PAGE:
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Hello everyone, and welcome to my weekly Top-30 Fantasy Rankings for Impact Rookies! In this series, I will be going over the top prospects in baseball and discussing which ones figure to have an impact for the rest of this fantasy baseball season.

What a debut for Shohei Ohtani? Aside from a rough second inning, Ohtani looked as advertised. He flashed dominant stuff on the mound with an incredibly overwhelming, high-octane fastball, a nasty splitter and a really promising slider. Plus he recorded his first major-league hit. It awaits to be seen what he does the rest of the season at the plate, but his mound debut was promising and should be an encouraging sign to fantasy owners as the season progresses.

One quick note: this will be the last week that last season’s statistics will be used for each of the players. No one has played a minor-league game just yet, so needless to say, I can’t use this season’s statistics. However, each level will reflect the place the prospect currently opens up the season, including if it is on the DL.

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Top MLB Prospects - Fantasy Baseball Power Rankings

To be clear, this list is not the top 30 prospects in baseball. This is a list of the top 30 prospects who are likely going to rise to the majors and provide fantasy baseball value this season. The qualifications are simple: a player must not be on an active roster, they must have a clear path to the majors, and while they may have played in seasons prior to 2018, they must still have rookie eligibility. If a player is moved to the active roster of their team, they will be removed from this power rankings list and replaced.

 

1. Ronald Acuna (OF, ATL, AAA)
Stats: 243 PA, .344/.393/.548, 9 HR, 11 SB, 7.0% BB%, 19.8% K%
ETA: Early April
Everyone reading this is familiar with Acuna, so I’m going to keep this brief. He’s the best fantasy prospect in baseball and might have only a handful of days remaining in the minors. He might not be on this list next week. His true five-tool potential means he needs to be owned in nearly all leagues already.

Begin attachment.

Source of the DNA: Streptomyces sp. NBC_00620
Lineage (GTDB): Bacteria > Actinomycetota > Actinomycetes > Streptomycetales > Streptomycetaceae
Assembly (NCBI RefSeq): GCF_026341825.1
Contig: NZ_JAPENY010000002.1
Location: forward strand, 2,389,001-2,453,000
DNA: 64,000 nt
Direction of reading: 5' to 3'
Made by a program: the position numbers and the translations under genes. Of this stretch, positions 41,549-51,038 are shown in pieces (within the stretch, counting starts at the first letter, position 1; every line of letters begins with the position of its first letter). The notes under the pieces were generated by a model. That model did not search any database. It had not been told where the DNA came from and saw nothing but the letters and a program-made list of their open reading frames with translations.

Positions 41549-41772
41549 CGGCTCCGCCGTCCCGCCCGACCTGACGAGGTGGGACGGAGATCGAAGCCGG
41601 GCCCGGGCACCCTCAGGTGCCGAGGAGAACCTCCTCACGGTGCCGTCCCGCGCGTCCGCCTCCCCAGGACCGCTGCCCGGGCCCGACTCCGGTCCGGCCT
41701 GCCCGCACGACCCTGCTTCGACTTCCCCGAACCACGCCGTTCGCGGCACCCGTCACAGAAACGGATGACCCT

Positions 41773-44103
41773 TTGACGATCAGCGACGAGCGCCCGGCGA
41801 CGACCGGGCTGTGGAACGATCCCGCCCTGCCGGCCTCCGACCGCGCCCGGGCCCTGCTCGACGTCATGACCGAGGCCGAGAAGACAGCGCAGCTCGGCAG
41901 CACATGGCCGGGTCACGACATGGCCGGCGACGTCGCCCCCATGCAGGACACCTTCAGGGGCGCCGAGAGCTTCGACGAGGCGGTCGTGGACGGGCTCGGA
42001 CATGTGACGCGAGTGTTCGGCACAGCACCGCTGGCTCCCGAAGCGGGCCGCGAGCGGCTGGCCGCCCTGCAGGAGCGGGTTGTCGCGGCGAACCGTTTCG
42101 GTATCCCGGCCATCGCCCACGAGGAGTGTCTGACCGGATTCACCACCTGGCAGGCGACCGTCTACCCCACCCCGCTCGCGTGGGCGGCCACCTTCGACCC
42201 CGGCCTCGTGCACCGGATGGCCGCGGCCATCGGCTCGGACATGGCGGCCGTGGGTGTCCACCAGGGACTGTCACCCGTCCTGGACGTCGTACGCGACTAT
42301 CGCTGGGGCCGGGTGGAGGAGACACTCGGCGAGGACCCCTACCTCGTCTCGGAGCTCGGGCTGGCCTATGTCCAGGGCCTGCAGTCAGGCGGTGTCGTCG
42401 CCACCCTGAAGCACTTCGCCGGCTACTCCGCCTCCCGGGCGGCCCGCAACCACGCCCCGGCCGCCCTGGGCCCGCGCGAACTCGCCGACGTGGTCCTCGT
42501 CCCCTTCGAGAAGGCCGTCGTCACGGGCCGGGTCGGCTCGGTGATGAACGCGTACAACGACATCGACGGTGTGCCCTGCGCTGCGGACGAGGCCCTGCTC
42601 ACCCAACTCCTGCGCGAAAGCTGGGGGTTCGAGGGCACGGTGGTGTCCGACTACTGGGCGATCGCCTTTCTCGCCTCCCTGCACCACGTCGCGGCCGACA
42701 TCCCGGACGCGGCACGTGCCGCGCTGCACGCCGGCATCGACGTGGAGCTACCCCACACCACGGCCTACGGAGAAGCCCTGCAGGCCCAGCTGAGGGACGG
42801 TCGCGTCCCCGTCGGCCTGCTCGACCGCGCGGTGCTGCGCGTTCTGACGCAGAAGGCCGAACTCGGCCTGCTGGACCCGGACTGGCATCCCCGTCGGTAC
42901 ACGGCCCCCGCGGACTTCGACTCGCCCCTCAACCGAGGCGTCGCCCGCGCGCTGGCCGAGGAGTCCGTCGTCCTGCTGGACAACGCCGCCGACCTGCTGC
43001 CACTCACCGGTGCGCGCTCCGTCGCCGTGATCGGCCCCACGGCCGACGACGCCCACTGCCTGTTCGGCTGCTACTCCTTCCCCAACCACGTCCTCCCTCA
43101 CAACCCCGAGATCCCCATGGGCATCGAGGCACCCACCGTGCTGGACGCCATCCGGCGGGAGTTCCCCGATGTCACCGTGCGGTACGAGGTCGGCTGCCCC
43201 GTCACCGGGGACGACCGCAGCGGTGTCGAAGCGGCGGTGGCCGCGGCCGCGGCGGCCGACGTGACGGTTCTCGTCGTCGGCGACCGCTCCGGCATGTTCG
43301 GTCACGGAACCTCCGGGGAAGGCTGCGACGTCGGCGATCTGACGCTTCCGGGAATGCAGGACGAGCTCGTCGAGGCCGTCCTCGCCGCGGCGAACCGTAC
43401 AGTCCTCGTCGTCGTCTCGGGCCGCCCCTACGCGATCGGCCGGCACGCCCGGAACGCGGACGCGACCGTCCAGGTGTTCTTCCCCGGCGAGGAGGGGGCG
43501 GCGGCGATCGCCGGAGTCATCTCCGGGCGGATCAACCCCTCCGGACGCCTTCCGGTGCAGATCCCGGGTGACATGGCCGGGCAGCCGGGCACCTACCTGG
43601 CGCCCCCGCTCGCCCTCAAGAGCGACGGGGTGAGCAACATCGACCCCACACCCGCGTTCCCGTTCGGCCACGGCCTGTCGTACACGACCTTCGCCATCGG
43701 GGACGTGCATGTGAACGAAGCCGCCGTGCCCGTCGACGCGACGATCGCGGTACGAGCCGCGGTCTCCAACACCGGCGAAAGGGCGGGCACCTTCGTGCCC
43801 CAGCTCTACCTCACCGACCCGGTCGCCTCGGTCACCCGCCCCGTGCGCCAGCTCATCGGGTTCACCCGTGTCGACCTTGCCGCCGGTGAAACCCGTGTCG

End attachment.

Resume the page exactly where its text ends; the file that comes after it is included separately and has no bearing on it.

2. Willie Calhoun (OF, TEX, AAA)
Stats: 534 PA, .300/.355/.572, 31 HR, 4 SB, 7.9% BB%, 11.4% K%
ETA: Late April
Placing Calhoun this high is assuming he will join Acuna with being held down in the minors early. The Texas Rangers have a better excuse for keeping Calhoun down in that he needs to improve his defense in left field, but like Acuna, Calhoun absolutely mashes every level of the minors he reaches and is clearly big-league ready from an offensive standpoint. He accumulated a handful of games last year that might keep him down in the minors a bit longer, but his bat is special enough and his path to playing time clear enough that he already makes for a worthy stash and will be a must own once he is promoted to the big leagues.

3. Gleyber Torres (2B/3B/SS, NYY, AAA)
Stats: (from AA) 139 PA, .273/.367/.496, 5 HR, 5 SB, 12.2% BB%, 15.1% K%
ETA: Late April
Neil Walker is currently the only player standing between Torres and a regular job in the majors. Walker was signed to become the starting second baseman for the New York Yankees, at least to open the season. His bat is not what it used to be and a team like the Yankees that needs to have the best lineup available now might not wait for his bat to heat up. There is little doubt Torres will hit in the majors given his ability to consistently drive the ball with authority and his plate discipline. He should hit for some power and swipe a couple bags while providing the Yankees with another gifted young player. Walker will hold Torres down for a time, but once promoted, Torres would be worth owning in most 10-team or deeper leagues.

4. Victor Robles (OF, WAS, AAA)
Stats: (from AA) 158 PA, .324/.394/.489, 3 HR, 11 SB, 7.6% BB%, 13.9% K%
ETA: Early May